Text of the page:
Isn’t it a beauty? All carbony and shiny? That, my friends, is the extremely-rare D-Technique intake. It popped up on the MazdaRoadster.net Classifieds and I jumped on it. I’d wanted to change out Bucky’s Monsterflow intake for a while, but hadn’t found just the right one.
This is the right one.
George at Garage5 had this piece of sale. He makes some really lovely Miata interior parts. Go check out his site!
A bit of background on D-Technique. They’re a small tuning shop in Japan. A few years back, they created the above car, the TD-1001R. That Roadster was their vision of what an NB M2-1001 might look like. I remember seeing pix of this car for the first time and just being stunned by the beautiful simplicity. That bumper and headlights… pure muse material.
D-Technique created a few support parts for their 1001R model including a snazzy carpet console, a trick lower center console piece to hold the power window switch, an intake and exhaust, and a few other items. All of these items were lovely and I’m pretty sure most of them are discontinued as of this writing.
This post is about the D-Tech intake.
The instructions, while not incredible helpful, were an unexpected surprise. I always love seeing this sort of thing.
The filter is quite interesting. It’s an M’s K&N. I didn’t really know what that was until a few days ago. M’s is another tuning shop in Japan. They seem to do mostly Skyline stuff. I’m not sure what other intakes use this filter, but it’s not a standard K&N item that you can just order. Chances are pretty good that there’s not too many others in this whole country.
The original D-Technique elbow was pretty old. Long in the tooth you might say. There were a few small cracks and it was just not really too great. A $10 amazon silicon elbow will replace it quite nicely.
I also cleaned the filter. It was quite black when it arrived. A quick bath in K&N products brought it back to cleanliness. I bolted it back to the CF airbox and was ready to go!
This is another old intake. The very first ones came from Rspeed and had their logo rotomolded onto the tube. They were NA-only items. (Odd trivia: the CF Monsterflows were NB-only items at first.) My Monsterflow has a plug on the side where the NA idle air bypass tube runs. Not the prettiest ever, but it worked okay.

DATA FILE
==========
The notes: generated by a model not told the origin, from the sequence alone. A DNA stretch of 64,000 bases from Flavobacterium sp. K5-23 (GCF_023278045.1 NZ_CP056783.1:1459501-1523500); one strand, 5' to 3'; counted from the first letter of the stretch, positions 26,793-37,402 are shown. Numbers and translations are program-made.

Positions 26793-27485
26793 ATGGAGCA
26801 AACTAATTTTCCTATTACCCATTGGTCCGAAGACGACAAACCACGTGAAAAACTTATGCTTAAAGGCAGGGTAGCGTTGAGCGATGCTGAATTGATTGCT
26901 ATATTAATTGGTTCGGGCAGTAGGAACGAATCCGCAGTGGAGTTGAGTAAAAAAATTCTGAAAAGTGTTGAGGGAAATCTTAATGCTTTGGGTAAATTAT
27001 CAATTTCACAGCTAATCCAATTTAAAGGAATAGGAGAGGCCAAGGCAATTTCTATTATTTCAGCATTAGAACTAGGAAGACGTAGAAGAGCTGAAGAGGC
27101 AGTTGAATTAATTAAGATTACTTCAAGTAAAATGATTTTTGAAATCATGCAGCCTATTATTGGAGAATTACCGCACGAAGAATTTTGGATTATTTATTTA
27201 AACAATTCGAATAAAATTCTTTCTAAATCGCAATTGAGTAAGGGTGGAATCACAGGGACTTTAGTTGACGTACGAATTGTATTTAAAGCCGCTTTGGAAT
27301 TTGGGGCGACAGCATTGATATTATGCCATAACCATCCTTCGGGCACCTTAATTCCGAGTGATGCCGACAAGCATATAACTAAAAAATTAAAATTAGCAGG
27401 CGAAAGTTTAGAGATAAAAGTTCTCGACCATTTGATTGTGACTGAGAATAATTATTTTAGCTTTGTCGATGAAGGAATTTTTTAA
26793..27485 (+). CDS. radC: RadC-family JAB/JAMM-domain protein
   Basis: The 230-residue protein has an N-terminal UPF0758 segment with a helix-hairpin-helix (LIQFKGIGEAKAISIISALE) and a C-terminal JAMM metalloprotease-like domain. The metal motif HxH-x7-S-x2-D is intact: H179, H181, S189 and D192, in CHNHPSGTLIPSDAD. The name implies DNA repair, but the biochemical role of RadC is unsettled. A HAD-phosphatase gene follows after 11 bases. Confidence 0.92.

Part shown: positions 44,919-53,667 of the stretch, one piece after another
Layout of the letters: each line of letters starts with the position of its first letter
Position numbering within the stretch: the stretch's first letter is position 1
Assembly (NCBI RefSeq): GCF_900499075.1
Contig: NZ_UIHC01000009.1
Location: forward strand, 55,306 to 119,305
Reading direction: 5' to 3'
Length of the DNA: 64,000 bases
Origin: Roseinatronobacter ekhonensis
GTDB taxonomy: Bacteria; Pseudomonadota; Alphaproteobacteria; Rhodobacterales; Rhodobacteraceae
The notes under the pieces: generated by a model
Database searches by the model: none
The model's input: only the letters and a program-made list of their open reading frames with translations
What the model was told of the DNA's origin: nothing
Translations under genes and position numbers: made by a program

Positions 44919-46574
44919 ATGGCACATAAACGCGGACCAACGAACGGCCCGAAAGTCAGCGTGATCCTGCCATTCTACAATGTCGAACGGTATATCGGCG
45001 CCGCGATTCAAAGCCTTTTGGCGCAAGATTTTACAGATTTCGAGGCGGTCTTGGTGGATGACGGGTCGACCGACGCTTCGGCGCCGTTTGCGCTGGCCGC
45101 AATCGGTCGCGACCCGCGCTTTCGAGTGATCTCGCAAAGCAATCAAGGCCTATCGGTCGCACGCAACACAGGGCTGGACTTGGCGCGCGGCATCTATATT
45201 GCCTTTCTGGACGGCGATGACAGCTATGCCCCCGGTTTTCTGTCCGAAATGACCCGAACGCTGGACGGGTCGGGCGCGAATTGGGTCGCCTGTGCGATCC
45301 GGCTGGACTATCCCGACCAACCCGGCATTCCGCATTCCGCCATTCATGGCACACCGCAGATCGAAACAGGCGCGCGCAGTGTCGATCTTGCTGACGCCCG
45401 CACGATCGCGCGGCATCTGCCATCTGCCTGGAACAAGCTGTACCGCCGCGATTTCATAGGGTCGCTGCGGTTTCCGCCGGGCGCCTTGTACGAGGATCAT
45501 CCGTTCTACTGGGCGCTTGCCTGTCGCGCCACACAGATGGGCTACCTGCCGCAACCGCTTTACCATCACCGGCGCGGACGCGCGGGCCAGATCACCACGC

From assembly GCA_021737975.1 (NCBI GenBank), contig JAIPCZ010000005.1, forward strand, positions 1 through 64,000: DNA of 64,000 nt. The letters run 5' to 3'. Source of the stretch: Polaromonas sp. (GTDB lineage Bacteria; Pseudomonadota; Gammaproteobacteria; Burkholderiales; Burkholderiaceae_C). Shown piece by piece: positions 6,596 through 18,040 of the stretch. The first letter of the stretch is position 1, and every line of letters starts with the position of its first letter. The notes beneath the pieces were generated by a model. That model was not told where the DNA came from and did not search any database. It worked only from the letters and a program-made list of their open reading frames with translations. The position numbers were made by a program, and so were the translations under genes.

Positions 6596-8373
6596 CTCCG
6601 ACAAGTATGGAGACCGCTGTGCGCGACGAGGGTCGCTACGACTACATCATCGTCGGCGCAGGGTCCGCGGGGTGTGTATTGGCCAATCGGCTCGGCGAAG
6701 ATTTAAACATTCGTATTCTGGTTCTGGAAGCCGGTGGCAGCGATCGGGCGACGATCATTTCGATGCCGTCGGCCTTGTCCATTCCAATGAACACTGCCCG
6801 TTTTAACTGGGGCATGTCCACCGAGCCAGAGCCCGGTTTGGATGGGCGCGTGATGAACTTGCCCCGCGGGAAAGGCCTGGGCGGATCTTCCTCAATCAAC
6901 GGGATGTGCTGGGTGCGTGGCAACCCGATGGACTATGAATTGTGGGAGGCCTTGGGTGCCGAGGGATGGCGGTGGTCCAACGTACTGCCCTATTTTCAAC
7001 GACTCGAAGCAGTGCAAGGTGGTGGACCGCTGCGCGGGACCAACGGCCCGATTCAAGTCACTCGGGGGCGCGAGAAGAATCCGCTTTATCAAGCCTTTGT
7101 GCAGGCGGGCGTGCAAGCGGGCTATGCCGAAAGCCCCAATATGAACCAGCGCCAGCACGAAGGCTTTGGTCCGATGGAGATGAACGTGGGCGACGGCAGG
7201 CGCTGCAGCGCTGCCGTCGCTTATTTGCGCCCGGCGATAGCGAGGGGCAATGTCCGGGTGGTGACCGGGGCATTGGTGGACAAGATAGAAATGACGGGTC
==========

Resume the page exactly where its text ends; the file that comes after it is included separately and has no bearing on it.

Er… kinda okay. I’d never bothered to see how effective that heat shield was until I was ready to swap the intake. I brought an OBDII reader along for a few days worth of commute and found out it wasn’t very effective at all. The intake would heat soak after about 10 minutes in traffic and be sucking in air around 50-60* hotter than ambient. And it would never cool down no matter how long I drove in clean air after getting warmed up.
Pretty disappointing. I shoulda closed that box up and worked on ducting cold air at the filter years ago.
Extending the wiring harness is a right of passage for every NB owner who wants to do a shorty intake. There’s actually no extending to do. The factory supplies a TON of wire in the harness, you just have to cut the tape and unwrap it.
I, of course, re-wrapped and re-loomed the wires after unwrapping.
This was a nice surprise. My silicon hose fits!!! It needed to be 2.5″ on one end and 2.75″ on the other. I was fortunate to find such a hose on Amazon for $10 shipped. It’s a bit long, but that’s easily fixed. The D-Tech hose was an excellent template.
On my list of things to fix was the cold air situation. The driver’s side has a nice hole cut behind the headlight to allow the OEM intake to suck in mostly-cool air. The same hole supposedly feeds the Monsterflow intake. I wanted at least the same inlet on the passenger side for my shorty filter.
I removed the fender liner and cut it a bit to allow that first hole (2nd pic above) to flow freely. Since there’s two fender liners, one can be modified to allow access to the large area below the bumper, but not to splashing mud kicked up by the tire. Then the dremel came out.
5 cutoff wheels later, I had a nice hole behind the headlight to match the one the factory provided on the opposite side. In theory, lots of cold air should splash onto the filter after this small mod.
After getting the hole cut, there was more work moving hoses and wiring harnesses. EVERYTHING was in the way of that big carbon intake box, and it didn’t allow room for anything to sit under it.
Those blue silicon hoses came with the intake and actually are original D-Technique items. I… do not like them. I need to replace them with black ASAP.